fine one, one that no other man could write, and that there is no strength in
your misgiving for the two reasons: firstly, that the work is professedly a
work of Fancy and Fiction, in which the reader is not required against his
will to take everything for Fact; secondly, that it is written by the man who
can write it. The Magician's servant does not know what to do with the
ghost, and has, consequently, no business with him. The Magician does
know what to do with him, and has all the business with him that he can

I am quite at ease on the points that you have expressed yourself as not at
ease upon. Quite. I cannot too often say that if they were carried on weak
shoulders they would break the bearer down. But in your mastering of them
lies the mastery over the reader.

This will reach you at Knebworth, I hope, to-morrow afternoon. Pray give
your doubts to the winds of that high spot, and believe that if I had them I
would swarm up the flag-staff quite as nimbly as Margrave and nail the
Fenwick colours to the top.

Ever affectionately yours.
Letters of Charles Dickens, by Charles Dickens                               152

[Sidenote: The same.]

3, HANOVER TERRACE, REGENT'S PARK, Monday, Twentieth May,


I did not read from Australia till the end, because I was obliged to be hard
at work that day, and thought it best that the MS. should come back to you
rather than that I should detain it. Of course, I can read it, whenever it suits
you. As to Isabel's dying and Fenwick's growing old, I would say that,
beyond question, whatever the meaning of the story tends to, is the proper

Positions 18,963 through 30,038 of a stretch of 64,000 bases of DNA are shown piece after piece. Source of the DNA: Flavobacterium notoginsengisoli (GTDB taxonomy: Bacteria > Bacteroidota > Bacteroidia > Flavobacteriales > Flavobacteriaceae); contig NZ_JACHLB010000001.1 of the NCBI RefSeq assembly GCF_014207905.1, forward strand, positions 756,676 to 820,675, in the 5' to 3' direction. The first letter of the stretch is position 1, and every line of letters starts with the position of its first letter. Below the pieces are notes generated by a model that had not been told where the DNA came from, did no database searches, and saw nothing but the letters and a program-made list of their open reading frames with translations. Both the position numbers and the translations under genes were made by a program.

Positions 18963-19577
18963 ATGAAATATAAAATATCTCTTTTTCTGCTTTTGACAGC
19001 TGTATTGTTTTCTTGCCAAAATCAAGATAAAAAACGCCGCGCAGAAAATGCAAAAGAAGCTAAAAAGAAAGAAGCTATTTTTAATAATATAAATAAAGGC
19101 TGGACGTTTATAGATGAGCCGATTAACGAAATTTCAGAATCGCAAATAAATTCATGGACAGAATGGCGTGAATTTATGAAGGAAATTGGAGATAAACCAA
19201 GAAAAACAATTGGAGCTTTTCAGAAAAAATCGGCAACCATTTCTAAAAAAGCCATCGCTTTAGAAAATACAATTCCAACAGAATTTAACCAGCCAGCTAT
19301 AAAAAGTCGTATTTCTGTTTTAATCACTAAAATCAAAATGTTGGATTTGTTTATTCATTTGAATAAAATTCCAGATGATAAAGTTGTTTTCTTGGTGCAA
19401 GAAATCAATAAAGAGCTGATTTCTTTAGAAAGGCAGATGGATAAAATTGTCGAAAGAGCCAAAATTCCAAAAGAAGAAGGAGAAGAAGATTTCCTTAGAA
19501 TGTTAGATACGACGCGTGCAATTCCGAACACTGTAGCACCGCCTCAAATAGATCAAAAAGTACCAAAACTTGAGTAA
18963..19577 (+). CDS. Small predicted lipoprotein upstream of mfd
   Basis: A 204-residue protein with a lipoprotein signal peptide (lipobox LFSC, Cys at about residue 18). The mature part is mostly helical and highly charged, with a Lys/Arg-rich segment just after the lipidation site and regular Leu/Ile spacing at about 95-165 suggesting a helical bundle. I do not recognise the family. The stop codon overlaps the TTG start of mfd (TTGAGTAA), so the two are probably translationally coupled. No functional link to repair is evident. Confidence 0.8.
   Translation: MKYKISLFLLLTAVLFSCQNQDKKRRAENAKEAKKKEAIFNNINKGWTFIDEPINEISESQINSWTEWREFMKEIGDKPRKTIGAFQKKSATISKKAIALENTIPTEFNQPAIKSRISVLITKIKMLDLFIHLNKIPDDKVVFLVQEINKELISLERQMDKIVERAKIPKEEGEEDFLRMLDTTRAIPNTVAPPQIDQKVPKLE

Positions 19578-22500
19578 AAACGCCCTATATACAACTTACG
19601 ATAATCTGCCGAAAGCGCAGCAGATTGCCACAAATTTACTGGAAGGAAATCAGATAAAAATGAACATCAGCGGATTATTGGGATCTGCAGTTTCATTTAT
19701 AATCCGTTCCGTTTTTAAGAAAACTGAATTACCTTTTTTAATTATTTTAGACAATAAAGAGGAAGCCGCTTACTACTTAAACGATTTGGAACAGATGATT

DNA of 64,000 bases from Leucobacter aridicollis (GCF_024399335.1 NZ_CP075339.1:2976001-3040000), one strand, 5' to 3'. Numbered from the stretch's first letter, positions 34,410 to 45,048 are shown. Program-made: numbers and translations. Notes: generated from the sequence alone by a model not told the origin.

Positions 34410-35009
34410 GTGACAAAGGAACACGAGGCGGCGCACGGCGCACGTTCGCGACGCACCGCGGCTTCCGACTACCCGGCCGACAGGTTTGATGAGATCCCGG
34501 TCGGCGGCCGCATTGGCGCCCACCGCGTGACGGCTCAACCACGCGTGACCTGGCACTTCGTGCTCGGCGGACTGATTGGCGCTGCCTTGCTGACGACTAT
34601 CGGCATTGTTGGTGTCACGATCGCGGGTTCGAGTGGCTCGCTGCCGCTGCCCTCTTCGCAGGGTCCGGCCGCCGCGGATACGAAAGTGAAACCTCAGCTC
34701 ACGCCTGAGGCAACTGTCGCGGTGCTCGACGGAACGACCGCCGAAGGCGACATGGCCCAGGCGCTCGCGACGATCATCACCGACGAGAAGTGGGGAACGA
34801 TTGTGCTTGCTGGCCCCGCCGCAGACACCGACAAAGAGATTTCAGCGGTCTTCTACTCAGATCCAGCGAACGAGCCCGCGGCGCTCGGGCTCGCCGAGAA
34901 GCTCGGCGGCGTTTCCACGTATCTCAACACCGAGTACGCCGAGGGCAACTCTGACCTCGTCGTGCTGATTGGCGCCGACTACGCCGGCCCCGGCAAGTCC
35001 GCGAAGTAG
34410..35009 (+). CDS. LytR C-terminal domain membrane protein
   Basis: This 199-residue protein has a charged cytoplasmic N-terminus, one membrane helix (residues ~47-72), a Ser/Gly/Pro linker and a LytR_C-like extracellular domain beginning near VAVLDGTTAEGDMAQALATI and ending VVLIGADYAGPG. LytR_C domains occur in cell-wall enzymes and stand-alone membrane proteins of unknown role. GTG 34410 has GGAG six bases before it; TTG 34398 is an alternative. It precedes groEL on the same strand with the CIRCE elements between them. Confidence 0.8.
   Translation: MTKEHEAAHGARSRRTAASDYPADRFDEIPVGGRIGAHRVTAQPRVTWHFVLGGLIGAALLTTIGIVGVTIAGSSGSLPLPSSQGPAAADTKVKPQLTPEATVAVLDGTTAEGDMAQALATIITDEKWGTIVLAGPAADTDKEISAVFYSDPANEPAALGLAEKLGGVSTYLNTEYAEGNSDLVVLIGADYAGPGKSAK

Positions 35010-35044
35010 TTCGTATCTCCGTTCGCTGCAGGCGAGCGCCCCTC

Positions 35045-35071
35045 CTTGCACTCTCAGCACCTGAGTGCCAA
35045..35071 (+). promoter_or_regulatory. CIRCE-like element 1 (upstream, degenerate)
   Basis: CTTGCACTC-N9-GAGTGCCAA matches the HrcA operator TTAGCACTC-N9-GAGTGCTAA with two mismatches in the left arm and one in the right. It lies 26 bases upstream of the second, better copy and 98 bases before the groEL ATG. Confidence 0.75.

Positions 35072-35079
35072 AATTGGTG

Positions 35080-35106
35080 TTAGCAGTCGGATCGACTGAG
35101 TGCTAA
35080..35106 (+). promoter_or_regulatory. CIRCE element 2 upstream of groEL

All the alterations you mention in your last, are excellent.

As to title, "Margrave, a Tale of Mystery," would be sufficiently striking. I
prefer "Wonder" to "Mystery," because I think it suggests something higher
and more apart from ordinary complications of plot, or the like, which
"Mystery" might seem to mean. Will you kindly remark that the title
PRESSES, and that it will be a great relief to have it as soon as possible.
The last two months of my story are our best time for announcement and
preparation. Of course, it is most desirable that your story should have the
full benefit of them.

Ever faithfully.

[Sidenote: Lady Olliffe.]

LORD WARDEN HOTEL, DOVER, Sunday, Twenty-sixth May, 1861.


I have run away to this sea-beach to get rid of my neuralgic face.
Letters of Charles Dickens, by Charles Dickens                              153

Touching the kind invitations received from you this morning, I feel that
the only course I can take--without being a Humbug--is to decline them.
After the middle of June I shall be mostly at Gad's Hill--I know that I
cannot do better than keep out of the way of hot rooms and late dinners,
and what would you think of me, or call me, if I were to accept and not

No, no, no. Be still my soul. Be virtuous, eminent author. Do not accept,
my Dickens. She is to come to Gad's Hill with her spouse. Await her there,
my child. (Thus the voice of wisdom.)

My dear Lady Olliffe, Ever affectionately yours.

[Sidenote: Mrs. Milner Gibson.]

GAD'S HILL, Monday, Eighth July, 1861.


I want very affectionately and earnestly to congratulate you on your eldest